The Elements of Fashion Style

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  • The Elements of Fashion Style

    Kristen Vaccaro, Sunaya Shivakumar, Ziqiao Ding, Karrie Karahalios, and Ranjitha KumarDepartment of Computer Science

    University of Illinois at Urbana-Champaign{kvaccaro,sshivak2,zding5,kkarahal,ranjitha}


    I need an outfit for a beach wedding that I'm going to early this summer. I'm so excited -- it's going to be warm and exotic and tropical... I want my outfit to look effortless, breezy, flowy, like Im floating over the sand! Oh, and obviously no white! For a tropical spot, I think my outfit should be bright and colorful.


    Figure 1: This paper presents a data-driven fashion model that learns correspondences between high-level styles (like beach, flowy, and wedding)and low-level design elements such as color, material, and silhouette. The model powers a number of fashion applications, such as an automated personalstylist that recommends fashion outfits (right) based on natural language specifications (left).

    ABSTRACTThe outfits people wear contain latent fashion concepts cap-turing styles, seasons, events, and environments. Fashion the-orists have proposed that these concepts are shaped by de-sign elements such as color, material, and silhouette. Whilea dress may be bohemian because of its pattern, material,trim, or some combination thereof, it is not always clear howlow-level elements translate to high-level styles. In this pa-per, we use polylingual topic modeling to learn latent fashionconcepts jointly in two languages capturing these elementsand styles. This latent topic formation enables translationbetween languages through topic space, exposing the ele-ments of fashion style. The model is trained on a set of morethan half a million outfits collected from Polyvore, a popularfashion-based social network. We present novel, data-drivenfashion applications that allow users to express their desires innatural language just as they would to a real stylist, and pro-duce tailored item recommendations for their fashion needs.

    Permission to make digital or hard copies of all or part of this work for personal orclassroom use is granted without fee provided that copies are not made or distributedfor profit or commercial advantage and that copies bear this notice and the full citationon the first page. Copyrights for components of this work owned by others than theauthor(s) must be honored. Abstracting with credit is permitted. To copy otherwise, orrepublish, to post on servers or to redistribute to lists, requires prior specific permissionand/or a fee. Request permissions from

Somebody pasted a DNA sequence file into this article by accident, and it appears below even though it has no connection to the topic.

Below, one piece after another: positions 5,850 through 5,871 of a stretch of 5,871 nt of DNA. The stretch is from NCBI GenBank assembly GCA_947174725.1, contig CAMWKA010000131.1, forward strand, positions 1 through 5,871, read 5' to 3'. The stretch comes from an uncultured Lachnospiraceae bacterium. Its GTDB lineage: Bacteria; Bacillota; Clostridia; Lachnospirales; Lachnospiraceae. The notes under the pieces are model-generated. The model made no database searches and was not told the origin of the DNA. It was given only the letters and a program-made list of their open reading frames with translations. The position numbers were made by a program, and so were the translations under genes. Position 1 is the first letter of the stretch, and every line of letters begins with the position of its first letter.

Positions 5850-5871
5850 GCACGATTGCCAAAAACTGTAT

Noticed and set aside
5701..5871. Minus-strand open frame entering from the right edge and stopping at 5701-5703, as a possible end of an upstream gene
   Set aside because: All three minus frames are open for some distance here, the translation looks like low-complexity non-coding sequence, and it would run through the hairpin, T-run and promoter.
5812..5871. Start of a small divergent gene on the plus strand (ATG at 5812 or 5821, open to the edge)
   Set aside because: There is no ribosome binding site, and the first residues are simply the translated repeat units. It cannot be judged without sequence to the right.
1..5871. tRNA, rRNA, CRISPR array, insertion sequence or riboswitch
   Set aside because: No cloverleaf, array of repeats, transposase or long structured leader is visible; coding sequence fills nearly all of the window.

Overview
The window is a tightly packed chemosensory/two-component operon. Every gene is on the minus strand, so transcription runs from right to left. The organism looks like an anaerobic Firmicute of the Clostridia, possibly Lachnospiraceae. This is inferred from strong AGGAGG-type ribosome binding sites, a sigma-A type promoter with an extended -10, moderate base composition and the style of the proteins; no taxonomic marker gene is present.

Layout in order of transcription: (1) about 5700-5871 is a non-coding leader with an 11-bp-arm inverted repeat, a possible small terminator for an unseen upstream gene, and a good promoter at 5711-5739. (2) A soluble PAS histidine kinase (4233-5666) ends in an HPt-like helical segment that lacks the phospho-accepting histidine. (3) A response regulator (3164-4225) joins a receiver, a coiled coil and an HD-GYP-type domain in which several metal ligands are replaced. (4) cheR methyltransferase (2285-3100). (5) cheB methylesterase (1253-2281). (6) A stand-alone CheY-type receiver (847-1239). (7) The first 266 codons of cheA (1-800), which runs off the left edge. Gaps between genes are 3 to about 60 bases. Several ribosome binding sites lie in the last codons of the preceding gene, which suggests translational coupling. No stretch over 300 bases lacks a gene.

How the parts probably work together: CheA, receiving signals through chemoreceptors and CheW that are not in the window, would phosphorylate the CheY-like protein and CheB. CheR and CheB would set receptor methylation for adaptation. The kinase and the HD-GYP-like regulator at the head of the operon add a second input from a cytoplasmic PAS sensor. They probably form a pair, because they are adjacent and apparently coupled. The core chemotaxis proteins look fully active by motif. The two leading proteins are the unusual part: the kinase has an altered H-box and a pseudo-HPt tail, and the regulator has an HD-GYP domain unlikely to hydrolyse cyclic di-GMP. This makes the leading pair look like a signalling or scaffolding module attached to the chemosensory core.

UIST 2016, October 16 - 19, 2016, Tokyo, Japan 2016 Copyright held by the owner/author(s). Publication rights licensed to ACM.ISBN 978-1-4503-4189-9/16/10. . . $15.00


    Author KeywordsFashion, elements, styles, polylingual topic modeling

    ACM Classification KeywordsH.5.2 User Interfaces; H.2.8 Database Applications

    INTRODUCTIONOutfits contain latent fashion concepts, capturing styles, sea-sons, events, and environments. Fashion theorists have pro-posed that important design elements color, material, sil-houette, and trim shape these concepts [24]. A long-standing question in fashion theory is how low-level fashionelements map to high-level styles. One of the first theorists tostudy fashion as a language, Roland Barthes, highlighted thedifficulty of translating between elements and styles [2]:

    If I read that a square-necked, white silk sweater is verysmart, it is impossible for me to say without again hav-ing to revert to intuition which of these four features(sweater, silk, white, square neck) act as signifiers forthe concept smart: is it only one feature which carriesthe meaning, or conversely do non-signifying elementscome together and suddenly create meaning as soon asthey are combined?

    To address this fundamental question, we present a model thatlearns the relation between fashion design elements and fash-ion styles. This model adapts a natural language processingtechnique polylingual topic modeling to learn latent

    {kvaccaro, sshivak2, zding5, kkarahal, ranjitha}@illinois.edu

  • fashion concepts jointly in two languages: a style languageused to describe outfits, and an element language used to la-bel clothing items. This model answers Barthes question:identifying the elements that determine styles. It also powersautomated personal stylist systems that can identify peoplesstyles from an outfit they assemble, or recommend items fora desired style (Figure 1).

    We train a polylingual topic model (PLTM) on a dataset ofover half a million outfits collected from a popular fashion-based social network, Polyvore1. Polyvore outfits have bothfree-text outfit descriptions written by their creator and itemlabels (e.g., color, material, pattern, designer) extracted byPolyvore. These two streams of data form a pair of paralleldocuments (style and element, respectively) for each outfit,which comprise the training inputs for the model.

    Each topic in the trained PLTM corresponds to a pair of dis-tributions over the two vocabularies, capturing the correspon-dence between style and element words (Figure 2). For exam-ple, the model learns that fashion elements such as black,leather, and jacket are often signifiers for styles such asbiker, and motorcycle.

    We validate the model using a set of crowdsourced, percep-tual tasks: for example, asking users to select the set of wordsin the element language that is the best match for a set in thestyle language. These tasks demonstrate that the learned top-ics mirror human perception: the topics are semantically co-herent and translation between elements and styles is mean-ingful to users.